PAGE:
The Glorious Sons perform at 9:30 Club on Jan. 24, 2020. (Photo by Paivi Salonen)
Not long ago, The Glorious Sons, the groundbreaking Canadian rockers, rolled through 9:30 Club to open The Struts for a very wild show! On Friday, The Glorious Sons made a triumphant return to 9:30 Club as the headliner, and Paivi Salonen got all of the pix.
The Glorious Sons (Photo courtesy the band)
JUNO Award-winning rockers The Glorious Sons play 9:30 Club on their highly anticipated A War on Everything North American Tour on Friday, Jan. 24!
The Dead South (Photo by Brandon White)
Canadian bluegrass quartet The Dead South stay true to their roots with their Served Cold Tour, which arrives at The Fillmore Silver Spring on Saturday, Jan. 11.
Top: Austin Getz of Turnover; Botton: Emma Proulx of Men I Trust (Photos by Brenda Reyes)
DC was the final stop for Virginia Beach natives Turnover and Canadian indie band Men I Trust. It was a slightly emotional moment for both bands to finish an amazing run in the United States.
Turnover (Photo courtesy 9:30 Club)
Dreampop collective Turnover play 9:30 Club on Thursday, Dec. 19, in a joint tour with Men I Trust. You can win tickets to go with Parklife DC.
Black Mountain performs at Black Cat on Nov. 13, 2019. (Photo by Ben Eisendrath/ Instagram+Twitter: Insomnigraphic/GrillworksBen)
Canadian psych-rockers Black Mountain performed at Black Cat recently during the band’s Horns Arising Tour to present new songs from Destroyer, the band’s fifth studio album. Ben Eisendrath went along to capture them in action.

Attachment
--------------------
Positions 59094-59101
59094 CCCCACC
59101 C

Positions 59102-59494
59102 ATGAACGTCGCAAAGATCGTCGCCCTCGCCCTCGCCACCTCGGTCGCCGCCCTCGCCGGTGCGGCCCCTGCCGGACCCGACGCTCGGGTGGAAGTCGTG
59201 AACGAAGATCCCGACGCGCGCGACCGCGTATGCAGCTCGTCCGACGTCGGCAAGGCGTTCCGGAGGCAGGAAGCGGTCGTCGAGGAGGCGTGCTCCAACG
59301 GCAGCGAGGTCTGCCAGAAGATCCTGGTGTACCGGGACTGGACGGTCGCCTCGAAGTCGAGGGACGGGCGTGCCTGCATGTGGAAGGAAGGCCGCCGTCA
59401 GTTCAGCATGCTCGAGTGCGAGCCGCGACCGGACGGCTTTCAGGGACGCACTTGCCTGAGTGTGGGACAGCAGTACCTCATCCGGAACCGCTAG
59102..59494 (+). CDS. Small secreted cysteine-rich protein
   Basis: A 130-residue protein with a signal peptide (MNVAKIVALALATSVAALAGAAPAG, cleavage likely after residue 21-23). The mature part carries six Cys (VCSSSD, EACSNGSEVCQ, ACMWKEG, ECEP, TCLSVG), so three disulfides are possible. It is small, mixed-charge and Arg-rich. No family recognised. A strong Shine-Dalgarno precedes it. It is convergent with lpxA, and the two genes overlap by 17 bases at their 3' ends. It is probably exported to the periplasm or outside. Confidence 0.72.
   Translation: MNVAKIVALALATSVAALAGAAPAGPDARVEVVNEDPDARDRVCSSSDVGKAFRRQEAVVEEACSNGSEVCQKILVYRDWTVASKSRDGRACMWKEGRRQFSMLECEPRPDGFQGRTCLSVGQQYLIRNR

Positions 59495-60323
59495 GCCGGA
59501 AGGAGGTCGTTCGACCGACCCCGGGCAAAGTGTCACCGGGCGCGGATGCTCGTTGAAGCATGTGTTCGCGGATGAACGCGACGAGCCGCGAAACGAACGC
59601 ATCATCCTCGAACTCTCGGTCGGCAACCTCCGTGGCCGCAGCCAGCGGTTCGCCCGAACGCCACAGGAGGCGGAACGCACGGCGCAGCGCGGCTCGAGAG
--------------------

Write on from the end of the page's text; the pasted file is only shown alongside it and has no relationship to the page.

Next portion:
The Wailin’ Jennys (Photo by Morten Fog)
The Wailin’ Jennys opted to start Wednesday’s show — the second of three sold-out performances at The Birchmere — singing the traditional “Long Time Traveller” a capella. Over two sets, the trio, made up of Ruth Moody, Nicky Mehta, and Heather Masse, cycled through a number of instruments and styles: folk, gospel, a little country.
The New Pornographers perform at the 9:30 Club on Nov. 5, 2019. (Photo by Matt Ruppert)
I remember when I first discovered The New Pornographers: My roommate blasted Twin Cinema in the late morning after classes, their adventurous pop songs flirting with the saccharine and well-balanced with touches of bitterness, surreality, and unflinching honesty. The interplay of Neko Case’s, A.C. Newman’s, and Dan Bejar’s voices added textures that allowed the songs to float from gauzy to meaty in three minutes.
The New Pornographers (Photo by Ebru Yildiz)
Canadian rockers The New Pornographers released In the Morse Code of Brake Lights, the band’s eighth studio album, in September via Collected Works Records. The group’s accompany tour takes them to the 9:30 Club, for a sold-out show, and the Lincoln Theatre on Wednesday, Nov. 6!
Bruce Cockburn performs at The Birchmere on Oct. 27, 2019. (Photo by Mark Caicedo)
“The thumb drone or an alternating bass. You sort of have one or the other and Mississippi John Hurt was a great source of direction, I guess would be the way to put it, because of the beautiful and simple way he used to put the melody over the alternating bass. I mean he just played the melody of the song, and that was like nobody else I had heard, it wasn’t just licks, it was the actual melody. That sort of opened up a whole new thing and because of my interest in Jazz and other types of music that all got added in so when you take that same sort of right hand technique and apply it to a more complex musical approach you end up with something like what I do.” — Bruce Cockburn